I see road trips in EVs as “adventures.” I’m in my late 70s. What used to be an adventure for me is now a pain in the butt. Much of my driving consists of 150 mile trips — on the border. I’ll probably replace my Prius with another hybrid. My electricity usage/rates make it such that a plug-in wouldn’t save me a significant amount in fuel usage.
Heh - I’m with you on the “pain in the butt” thing (late 40s here). And I still don’t know how the Leaf will affect our electric bill…having had it a grand total of 3 days now, that one remains to be seen. It was my husband who was pushing for an EV (he practically had to pry me kicking and screaming from my beloved old '99 CR-V with the manual transmission), and given our driving habits – about 95% local with the occasional longer trip – it made sense. Time will tell whether it was a good decision! (I will say the gadgets and safety features in the Leaf are pretty cool…we’re kind of gadget-heads, so we’re having fun learning all the new things.)
I’m off topic here, but I downloaded a year’s worth of electricity usage from my provider (PG&E). I then set up a spreadsheet that allowed me to compare the cost with my current tiered rate system and with the time-of-usage EV rate. My house is all electric, including well pump, so it’s impossible to shift a significant amount to off-peak hours. The difference was less than $10/month, and that could go either way. So I was left with charging a car at night, for a cost of about $0.03/mile, or driving my Prius at a cost of about $0.05/mile. That would take quite a while to pay back the additional price of an EV (even after tax breaks). On the other hand, I’m a retired electrical/software engineer, so the idea of driving an EV really appeals to me. And the latest safety features are a must in my next car. They’re especially important for bodies that have as many miles on them as mine. BTW, my Prius is the first automatic transmission car I’ve owned, so I can appreciate your fondness for your CR-V. Oh well, life is a journey through many changes. The goal is to experience as many of them as possible.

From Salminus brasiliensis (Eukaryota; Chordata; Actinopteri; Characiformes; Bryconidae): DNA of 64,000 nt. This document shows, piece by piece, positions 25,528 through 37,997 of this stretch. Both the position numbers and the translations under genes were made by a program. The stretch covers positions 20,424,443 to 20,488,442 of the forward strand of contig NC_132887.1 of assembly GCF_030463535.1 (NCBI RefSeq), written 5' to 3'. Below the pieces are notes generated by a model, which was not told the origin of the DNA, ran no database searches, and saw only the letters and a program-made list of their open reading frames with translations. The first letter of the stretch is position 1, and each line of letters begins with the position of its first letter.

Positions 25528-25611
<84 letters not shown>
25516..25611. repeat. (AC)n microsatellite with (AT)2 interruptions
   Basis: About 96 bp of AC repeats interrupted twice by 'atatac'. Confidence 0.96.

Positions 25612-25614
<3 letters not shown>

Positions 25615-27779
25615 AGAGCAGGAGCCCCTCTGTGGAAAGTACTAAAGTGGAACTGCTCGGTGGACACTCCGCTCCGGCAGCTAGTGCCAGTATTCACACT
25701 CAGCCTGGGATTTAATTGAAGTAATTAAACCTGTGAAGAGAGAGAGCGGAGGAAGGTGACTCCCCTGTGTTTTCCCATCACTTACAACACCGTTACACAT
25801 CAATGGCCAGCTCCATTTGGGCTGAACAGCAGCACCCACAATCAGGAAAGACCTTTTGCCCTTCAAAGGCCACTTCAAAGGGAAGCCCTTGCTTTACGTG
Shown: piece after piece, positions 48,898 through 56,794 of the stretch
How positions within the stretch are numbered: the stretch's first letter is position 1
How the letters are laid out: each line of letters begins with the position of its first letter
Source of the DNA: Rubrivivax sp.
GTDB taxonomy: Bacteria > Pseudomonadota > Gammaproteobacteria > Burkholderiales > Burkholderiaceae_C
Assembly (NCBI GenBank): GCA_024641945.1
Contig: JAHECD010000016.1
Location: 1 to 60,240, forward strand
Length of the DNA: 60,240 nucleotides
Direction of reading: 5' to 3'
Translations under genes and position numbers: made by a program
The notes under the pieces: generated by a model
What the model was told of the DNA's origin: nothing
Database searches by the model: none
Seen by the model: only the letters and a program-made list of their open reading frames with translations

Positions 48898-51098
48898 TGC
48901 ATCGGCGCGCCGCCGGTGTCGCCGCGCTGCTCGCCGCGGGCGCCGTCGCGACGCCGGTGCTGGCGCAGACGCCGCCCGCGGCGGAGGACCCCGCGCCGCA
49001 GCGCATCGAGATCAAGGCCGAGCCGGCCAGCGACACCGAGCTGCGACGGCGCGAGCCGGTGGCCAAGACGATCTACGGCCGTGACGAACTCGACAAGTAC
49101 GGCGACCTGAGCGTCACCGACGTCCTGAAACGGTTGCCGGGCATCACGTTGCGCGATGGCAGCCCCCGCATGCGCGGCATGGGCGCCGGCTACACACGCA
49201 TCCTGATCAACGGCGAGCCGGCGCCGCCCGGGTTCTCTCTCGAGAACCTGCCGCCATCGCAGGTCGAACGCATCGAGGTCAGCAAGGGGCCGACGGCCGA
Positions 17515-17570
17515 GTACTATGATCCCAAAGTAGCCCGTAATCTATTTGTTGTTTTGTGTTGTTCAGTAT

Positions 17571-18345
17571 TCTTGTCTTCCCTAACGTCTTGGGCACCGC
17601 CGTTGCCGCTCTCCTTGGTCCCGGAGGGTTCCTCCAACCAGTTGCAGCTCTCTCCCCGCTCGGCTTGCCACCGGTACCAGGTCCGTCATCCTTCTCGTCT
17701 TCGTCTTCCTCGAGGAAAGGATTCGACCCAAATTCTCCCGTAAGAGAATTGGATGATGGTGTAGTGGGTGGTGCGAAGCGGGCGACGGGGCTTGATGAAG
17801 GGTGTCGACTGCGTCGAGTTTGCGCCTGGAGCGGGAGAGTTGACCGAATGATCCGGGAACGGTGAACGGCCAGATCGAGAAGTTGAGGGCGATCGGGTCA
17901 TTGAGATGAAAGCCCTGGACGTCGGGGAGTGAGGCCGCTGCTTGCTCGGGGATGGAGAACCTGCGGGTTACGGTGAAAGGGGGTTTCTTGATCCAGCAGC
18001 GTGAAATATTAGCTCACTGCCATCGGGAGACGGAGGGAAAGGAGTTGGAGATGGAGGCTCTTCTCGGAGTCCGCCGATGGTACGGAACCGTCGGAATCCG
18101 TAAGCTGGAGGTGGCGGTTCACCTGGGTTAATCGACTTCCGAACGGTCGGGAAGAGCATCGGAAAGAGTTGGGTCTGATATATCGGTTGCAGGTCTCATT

You jumped the 12 volt auxiliary battery, not the starter motor, the Prius doesn’t have a 12 volt starter motor.
@Nevada_545, I stand corrected. You’re right, the ICE is started by one of the motor/generators. I should have said that the Prius has a 12V starting system. My point is that a charged 12V battery is required to start the car. Having a charged hybrid battery is of no use if the 12V battery has been depleted.
Thanks for correcting my error.
Mom’s 2010 Prius gets driven about 8,000 miles in a year give or take and is serviced more on mileage than time but between 5,000 and 6.000 miles she takes it to her long-time Japanese specialist (going to the same place since 1993) for an oil change with a going over.
All Prius models, including both the “traditional” and the Plug-In versions, use 12 V batteries for starting the car. If that battery is dead, the car won’t start even if the hybrid batter is full to the top.
The problem with jump-starting a Prius is that the “manual recommended” method is to attach the jumper cables to two special terminals installed in the fuse box under the hood. That’s the theory. In practice, when I accidentally ran the battery down on my 2014 Prius Plug-In (left the parking lights on), I found that I could not get it to jump from those terminals.
By opening up the hatch back and removing a few pieces of snap-out plastic covering, however, I was able to access the actual 12 V starter battery (which is different from the traction battery or the plug-in battery). I hooked up my cables to the battery and the car started instantly.
It seems very odd that the special terminals did not work, but connecting directly to the 12V battery did. I wonder if there is a bad connections somewhere? A while back we needed to jump start my partner’s 2002 Honda Civic (non-hybrid). Another motorist offered to use her jumper cables. Nothing. We were about to call a tow company when the gas station owner brought out his portable jump starter. Fired right up. There was clearly a bad connection when we tried the jumper cables. Don’t know whether they were bad cables, or if the other motorist or I did not make a good connection with our respective batteries.
I think this is highly dependent on where you live. My experience is where we have winters and they spread salt on the roads. I have seen it numerous times, including one of my own; a 2003 Camry, where infrequent use leads to faster deterioration. Primarily rusting out much faster. They tend to sit with brine wash on them for longer periods without getting it washed off. Unless you went to a car wash a block from your house every time you drive it, you end up with this situation. It’s even worse if you garage the car as it tends to sit in a warmer environment where it melts & refreezes over and over versus just staying mostly frozen. So blanket statements don’t always apply.